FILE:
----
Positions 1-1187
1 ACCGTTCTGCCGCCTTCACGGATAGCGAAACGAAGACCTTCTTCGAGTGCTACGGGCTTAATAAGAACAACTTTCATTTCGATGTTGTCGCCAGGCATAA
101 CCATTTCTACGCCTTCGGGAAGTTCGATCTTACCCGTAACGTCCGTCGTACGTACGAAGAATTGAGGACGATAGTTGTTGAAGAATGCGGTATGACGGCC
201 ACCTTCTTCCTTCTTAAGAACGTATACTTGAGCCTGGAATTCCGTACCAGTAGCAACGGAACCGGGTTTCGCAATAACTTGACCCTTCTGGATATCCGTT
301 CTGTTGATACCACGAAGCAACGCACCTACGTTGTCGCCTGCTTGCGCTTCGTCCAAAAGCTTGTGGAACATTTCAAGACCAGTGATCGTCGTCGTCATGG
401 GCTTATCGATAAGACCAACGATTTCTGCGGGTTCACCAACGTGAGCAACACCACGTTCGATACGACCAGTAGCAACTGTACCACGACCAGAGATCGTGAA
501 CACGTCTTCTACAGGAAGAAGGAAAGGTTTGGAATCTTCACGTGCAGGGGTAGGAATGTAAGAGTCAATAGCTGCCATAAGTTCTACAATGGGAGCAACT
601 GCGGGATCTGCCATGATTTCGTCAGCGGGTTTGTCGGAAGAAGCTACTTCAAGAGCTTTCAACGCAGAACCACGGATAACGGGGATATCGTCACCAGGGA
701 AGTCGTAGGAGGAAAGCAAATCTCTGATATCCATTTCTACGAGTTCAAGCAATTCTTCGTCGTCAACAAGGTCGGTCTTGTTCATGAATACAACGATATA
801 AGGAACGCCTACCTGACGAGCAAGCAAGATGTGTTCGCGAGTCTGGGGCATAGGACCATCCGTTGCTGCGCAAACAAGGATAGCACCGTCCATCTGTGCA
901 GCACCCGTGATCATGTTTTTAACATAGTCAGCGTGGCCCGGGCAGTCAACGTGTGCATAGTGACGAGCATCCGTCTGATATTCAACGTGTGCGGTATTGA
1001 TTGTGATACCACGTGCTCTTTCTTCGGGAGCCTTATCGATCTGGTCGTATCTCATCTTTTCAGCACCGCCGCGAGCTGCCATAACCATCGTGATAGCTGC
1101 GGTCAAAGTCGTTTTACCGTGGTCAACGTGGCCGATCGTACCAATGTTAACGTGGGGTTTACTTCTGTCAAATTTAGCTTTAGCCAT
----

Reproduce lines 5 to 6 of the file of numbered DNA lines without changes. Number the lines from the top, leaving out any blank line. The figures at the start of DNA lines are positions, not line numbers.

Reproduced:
301 CTGTTGATACCACGAAGCAACGCACCTACGTTGTCGCCTGCTTGCGCTTCGTCCAAAAGCTTGTGGAACATTTCAAGACCAGTGATCGTCGTCGTCATGG
401 GCTTATCGATAAGACCAACGATTTCTGCGGGTTCACCAACGTGAGCAACACCACGTTCGATACGACCAGTAGCAACTGTACCACGACCAGAGATCGTGAA